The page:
I know that look. You’re thinking, “Who is this devastatingly awesome person?”
Well, I guess it all started the day I was born… eh… that might be going back too far. Let’s start with my early 20s. I attended Temple University’s Radio/TV/Film program with the dream of being a film director. If you don’t know anything about the film business, unless you’re willing to take a vow of poverty (with no guarantee of success), then you will have to find a job. While I wanted a job in television, I remembered what a professor once told me – if you can write, you’ll always have a job because companies need people who can write.
Writing as a Safety Net
I was always a great writer, so I decided to minor in English as a back-up plan. Eventually I found myself in writing positions for a few major companies. I was good at it. I was always able to write well and creatively, adding a fun, engaging tone to my work. By then, I pretty much accepted the fact that I wouldn’t do anything with film or video again.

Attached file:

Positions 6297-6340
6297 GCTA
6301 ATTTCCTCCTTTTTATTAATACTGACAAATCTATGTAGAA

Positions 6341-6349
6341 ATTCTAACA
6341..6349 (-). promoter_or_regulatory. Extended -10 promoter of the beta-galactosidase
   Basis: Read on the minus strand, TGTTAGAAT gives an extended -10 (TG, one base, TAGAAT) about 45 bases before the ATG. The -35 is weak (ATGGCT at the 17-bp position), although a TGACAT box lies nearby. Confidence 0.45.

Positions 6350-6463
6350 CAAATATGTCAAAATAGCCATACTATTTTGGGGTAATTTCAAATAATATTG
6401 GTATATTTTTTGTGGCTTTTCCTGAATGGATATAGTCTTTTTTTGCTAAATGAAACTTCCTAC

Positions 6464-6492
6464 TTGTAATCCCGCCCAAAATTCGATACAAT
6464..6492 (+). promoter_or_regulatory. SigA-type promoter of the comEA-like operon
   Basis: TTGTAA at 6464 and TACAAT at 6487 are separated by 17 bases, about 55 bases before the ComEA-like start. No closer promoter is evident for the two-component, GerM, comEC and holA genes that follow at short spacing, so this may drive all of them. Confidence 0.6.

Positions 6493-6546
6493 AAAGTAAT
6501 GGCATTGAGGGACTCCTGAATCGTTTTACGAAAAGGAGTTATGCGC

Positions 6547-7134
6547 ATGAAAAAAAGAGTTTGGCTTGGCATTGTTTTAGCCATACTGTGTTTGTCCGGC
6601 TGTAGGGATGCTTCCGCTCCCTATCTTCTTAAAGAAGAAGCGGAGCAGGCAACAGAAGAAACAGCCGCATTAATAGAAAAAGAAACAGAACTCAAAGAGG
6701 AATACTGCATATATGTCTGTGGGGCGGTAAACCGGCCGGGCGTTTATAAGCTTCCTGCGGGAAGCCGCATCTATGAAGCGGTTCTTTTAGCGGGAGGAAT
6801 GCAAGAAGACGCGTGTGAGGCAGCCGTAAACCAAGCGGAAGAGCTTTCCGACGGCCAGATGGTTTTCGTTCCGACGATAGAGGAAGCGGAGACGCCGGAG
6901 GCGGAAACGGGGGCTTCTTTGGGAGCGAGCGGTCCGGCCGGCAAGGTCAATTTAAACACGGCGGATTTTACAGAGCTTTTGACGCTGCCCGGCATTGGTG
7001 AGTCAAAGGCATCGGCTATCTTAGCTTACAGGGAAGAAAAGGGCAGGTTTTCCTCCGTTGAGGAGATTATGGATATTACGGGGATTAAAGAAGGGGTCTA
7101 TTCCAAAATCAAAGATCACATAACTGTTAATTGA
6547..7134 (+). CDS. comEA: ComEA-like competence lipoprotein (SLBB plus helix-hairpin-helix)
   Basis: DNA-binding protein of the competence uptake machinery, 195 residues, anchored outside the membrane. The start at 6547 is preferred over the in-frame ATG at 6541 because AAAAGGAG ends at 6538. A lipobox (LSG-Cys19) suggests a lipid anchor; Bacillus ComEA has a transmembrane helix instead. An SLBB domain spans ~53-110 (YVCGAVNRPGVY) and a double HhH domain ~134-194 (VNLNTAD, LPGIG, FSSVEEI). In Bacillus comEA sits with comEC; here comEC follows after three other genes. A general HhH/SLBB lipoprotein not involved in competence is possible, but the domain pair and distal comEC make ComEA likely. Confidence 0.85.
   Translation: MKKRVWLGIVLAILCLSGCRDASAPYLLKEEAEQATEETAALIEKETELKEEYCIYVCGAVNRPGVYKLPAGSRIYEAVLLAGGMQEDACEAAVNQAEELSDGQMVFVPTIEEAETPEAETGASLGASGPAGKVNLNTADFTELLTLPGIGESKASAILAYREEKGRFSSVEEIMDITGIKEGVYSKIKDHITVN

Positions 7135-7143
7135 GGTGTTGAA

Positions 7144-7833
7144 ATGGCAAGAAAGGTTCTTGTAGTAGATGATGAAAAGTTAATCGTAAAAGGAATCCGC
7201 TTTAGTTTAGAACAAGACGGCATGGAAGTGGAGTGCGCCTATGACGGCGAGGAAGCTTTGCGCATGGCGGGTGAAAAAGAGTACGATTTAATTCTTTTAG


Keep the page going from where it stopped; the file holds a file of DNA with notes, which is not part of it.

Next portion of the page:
My Cinematic Genius Recognized!
But with technology becoming smaller, better, and cheaper, I was given the opportunity by my company to obtain a flip cam and editing software so that I could produce videos for internal communication purposes. I was reborn. The internal communications became much more fun and unique, and the employees really responded.
My Real Talent – My Creativity
As I worked my way through the world of corporate communications, I encountered many people who could write, but weren’t exactly creative. Now, I always had a reputation as a creative, humorous… some might say… refreshingly and insightfully witty. Eventually, I became the person whom my managers and coworkers would regularly ask to make the communications we worked on more creative… “punch them up,” if you will. Whether it’s writing or making a video that made a topic more interesting, others relied on me to enhance communications and make them more engaging.
“So, why not start a blog dedicated to helping my fellow communicators find their creative voice and help them connect with their audiences,” I said to myself. “Hey! That’s a damn good idea,” I responded. Thus, Creatively Corporate was born.